Like most things in Memphis, the Peabody Marching Ducks ceremony wasn’t born from a slick marketing scheme, but rather from some buddies “cuttin’ up” and seeing just how much they could get away with. It was 1933, and general manager Frank Schuff piled up in a truck with his friend Chip Barwick for a hunting trip, taking along some live duck decoys and a generous supply of Jack Daniels sippin’ whiskey. They returned empty-handed, except for a dose of humble pie and the still-living decoys – which quickly became fodder for a joke on the hotel staff.

The ducks were plopped in the elegant marble fountain, where they splashed the day away to the delight of guests and staff alike. And the rest is history. Generations of well-trained Peabody Ducks have been waddling through that lobby like clockwork ever since, at 9 am and 5 pm every day.

They now have their own miniature marble fountain and posh $200,000 digs that are worth more than double the median home price in Memphis. They’ve made appearances on “Sesame Street,” “The Tonight Show,” “The Oprah Winfrey Show” and in the swimsuit issue of Sports Illustrated. (The sippin’ whiskey has remained as well, featuring in signature Lobby Bar cocktails and starring in the year-long 2018 Jack Daniels 150th Anniversary celebration.)

Beale Street and Ballroom Dancing

The dichotomy of the rambunctious Beale Street just steps away would seem odd anywhere but Memphis. When blues and jazz start cranking out from the endless strip of iconic music clubs, the well-heeled guests of the Peabody Memphis toss their tailored suits and evening dresses onto well-appointed guestroom beds, abandoned like starched handkerchiefs that nobody gives a twit about anymore.

Throngs of music and barbeque lovers from far-flung locales spill out onto the sidewalks, darting around street performers, curbside harmonica players, and finger-picking, guitar thumping tunemasters. Melodies from slide-guitars, trombones and wailing blues singers waft through the damp, sultry night air in the wee hours of the morning. As a modern-day version of Miss Scarlett O-Hara would say if she were within a hop, skip and jump from the clubs of Beale Street,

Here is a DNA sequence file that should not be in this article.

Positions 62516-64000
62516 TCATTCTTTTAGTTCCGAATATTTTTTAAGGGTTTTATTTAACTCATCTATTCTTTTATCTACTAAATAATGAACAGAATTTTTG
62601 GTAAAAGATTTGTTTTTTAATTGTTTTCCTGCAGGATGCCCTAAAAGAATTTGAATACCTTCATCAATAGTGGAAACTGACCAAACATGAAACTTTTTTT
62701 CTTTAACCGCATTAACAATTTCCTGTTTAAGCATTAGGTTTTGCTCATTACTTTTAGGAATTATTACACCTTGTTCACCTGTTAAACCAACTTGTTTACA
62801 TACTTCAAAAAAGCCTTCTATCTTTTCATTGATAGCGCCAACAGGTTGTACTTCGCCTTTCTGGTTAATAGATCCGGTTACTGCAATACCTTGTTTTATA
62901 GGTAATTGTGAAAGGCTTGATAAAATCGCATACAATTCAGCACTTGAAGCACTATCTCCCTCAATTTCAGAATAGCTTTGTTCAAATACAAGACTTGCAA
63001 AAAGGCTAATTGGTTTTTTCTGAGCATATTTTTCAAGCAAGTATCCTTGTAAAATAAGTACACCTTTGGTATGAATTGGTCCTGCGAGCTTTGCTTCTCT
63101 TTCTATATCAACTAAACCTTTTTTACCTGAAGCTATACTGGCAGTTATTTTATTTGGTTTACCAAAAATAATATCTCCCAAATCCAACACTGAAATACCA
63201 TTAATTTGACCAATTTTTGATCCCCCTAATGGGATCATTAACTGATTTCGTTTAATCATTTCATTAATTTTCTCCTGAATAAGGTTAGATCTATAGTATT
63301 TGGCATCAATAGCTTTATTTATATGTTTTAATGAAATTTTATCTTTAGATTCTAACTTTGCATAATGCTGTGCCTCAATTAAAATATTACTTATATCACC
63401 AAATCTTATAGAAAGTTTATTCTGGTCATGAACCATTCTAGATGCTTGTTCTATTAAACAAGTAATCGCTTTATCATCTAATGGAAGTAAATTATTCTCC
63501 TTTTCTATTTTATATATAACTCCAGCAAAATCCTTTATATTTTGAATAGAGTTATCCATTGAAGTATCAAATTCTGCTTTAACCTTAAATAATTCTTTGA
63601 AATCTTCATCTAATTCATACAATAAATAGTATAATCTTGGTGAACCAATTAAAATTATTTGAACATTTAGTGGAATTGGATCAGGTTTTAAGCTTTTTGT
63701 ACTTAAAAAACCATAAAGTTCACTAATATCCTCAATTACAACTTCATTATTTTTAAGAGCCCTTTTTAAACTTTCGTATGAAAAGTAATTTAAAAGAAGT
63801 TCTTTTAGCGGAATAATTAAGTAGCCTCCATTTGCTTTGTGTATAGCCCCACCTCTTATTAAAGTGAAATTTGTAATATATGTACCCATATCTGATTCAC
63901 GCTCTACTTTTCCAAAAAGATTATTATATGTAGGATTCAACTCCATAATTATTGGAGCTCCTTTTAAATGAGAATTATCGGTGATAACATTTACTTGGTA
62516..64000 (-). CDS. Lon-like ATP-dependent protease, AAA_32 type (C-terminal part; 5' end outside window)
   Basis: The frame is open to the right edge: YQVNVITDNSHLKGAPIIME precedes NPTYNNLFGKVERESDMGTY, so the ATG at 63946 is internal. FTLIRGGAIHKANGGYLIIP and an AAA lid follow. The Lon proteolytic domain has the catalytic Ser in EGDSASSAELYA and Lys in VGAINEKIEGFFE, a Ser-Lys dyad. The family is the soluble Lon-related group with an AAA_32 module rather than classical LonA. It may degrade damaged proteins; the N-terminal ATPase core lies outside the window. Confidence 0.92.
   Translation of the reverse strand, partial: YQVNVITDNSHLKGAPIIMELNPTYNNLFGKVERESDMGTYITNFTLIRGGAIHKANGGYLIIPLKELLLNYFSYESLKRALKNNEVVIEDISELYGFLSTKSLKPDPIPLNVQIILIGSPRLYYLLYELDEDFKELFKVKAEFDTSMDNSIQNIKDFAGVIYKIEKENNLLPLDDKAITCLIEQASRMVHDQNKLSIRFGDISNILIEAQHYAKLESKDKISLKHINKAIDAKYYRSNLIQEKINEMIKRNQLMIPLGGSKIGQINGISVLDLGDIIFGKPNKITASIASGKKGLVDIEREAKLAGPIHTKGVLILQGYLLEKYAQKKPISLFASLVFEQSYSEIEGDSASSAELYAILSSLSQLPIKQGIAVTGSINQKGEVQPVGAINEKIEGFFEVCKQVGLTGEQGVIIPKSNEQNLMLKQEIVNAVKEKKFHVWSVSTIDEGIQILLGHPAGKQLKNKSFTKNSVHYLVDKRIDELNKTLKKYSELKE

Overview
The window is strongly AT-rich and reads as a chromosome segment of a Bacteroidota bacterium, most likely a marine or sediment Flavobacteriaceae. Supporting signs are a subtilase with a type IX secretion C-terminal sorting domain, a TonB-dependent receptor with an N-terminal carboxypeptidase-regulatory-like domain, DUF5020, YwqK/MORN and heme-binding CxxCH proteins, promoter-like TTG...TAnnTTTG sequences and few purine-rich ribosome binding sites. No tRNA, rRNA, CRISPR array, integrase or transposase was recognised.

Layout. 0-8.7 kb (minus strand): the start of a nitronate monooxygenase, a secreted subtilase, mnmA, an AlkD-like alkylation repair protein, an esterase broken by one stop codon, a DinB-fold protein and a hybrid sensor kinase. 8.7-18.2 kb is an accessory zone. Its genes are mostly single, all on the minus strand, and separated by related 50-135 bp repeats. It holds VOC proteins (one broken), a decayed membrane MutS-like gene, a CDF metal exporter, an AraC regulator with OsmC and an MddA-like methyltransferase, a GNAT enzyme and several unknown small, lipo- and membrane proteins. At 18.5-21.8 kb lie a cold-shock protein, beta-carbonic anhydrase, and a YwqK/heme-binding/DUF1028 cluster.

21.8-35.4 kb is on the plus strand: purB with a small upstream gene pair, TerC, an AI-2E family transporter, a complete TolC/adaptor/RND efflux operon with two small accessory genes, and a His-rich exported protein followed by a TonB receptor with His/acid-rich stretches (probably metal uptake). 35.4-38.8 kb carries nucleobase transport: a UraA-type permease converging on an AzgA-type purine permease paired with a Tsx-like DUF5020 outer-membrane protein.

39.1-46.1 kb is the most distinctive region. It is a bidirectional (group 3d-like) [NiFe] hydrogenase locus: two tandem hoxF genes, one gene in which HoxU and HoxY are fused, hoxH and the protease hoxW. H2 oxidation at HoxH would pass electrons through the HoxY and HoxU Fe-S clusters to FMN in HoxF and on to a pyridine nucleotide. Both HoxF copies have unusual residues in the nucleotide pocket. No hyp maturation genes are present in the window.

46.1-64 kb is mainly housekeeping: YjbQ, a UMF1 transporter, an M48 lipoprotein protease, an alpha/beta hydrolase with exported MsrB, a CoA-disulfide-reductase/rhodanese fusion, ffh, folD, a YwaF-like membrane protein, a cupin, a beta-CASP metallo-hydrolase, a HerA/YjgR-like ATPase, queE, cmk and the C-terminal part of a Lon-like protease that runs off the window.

I don’t care what they think; tonight I’m gonna dance and dance … tonight I wouldn’t mind dancing with Abe Lincoln himself.

There’s plenty of dancing going on under (and on) the roof of the Peabody Hotel Memphis as well. Many a bride and groom have cha-cha’d, waltzed, tangoed and boogied their “first dance” on the marble floors of the Peabody’s grand ballroom. And the Peabody Rooftop parties are a long-held warm-weather tradition, kicking off in April every year, hosted by local favorites such as Nugget from Q107.5 and DJ Epic.

When nudged to reveal whether the gossip about British Princes William and Harry partying at the Peabody in recent years, Kelly graciously and expertly sidesteps with the well-known fierce protection of Peabody guest privacy:

“There is that rumor,” she says. “They dined across the street at The Rendezvous while in town. There was a sighting of Princesses Beatrice and Eugenie at the Duck March and on Beale Street.”

It’s easy to see why The Peabody Memphis has a listing on the National Register of Historic Places – and it’s even easier to remember why this grand hotel that I fell in love with at age five forever cemented my affection for storied hotels. There are stories everywhere we go, tucked into the tiniest corners of the world and lurking in the shadows of time. If we’re lucky, we learn to listen for them on our journeys. As Pulitzer Prize-winning Southern author Eudora Welty once said:

Long before I wrote stories, I listened for stories. Listening for them is something more acute than listening to them. I suppose it’s an early form of participation in what goes on. Listening children know stories are there. When their elders sit and begin, children are just waiting and hoping for one to come out, like a mouse from its hole.” – Eudora Welty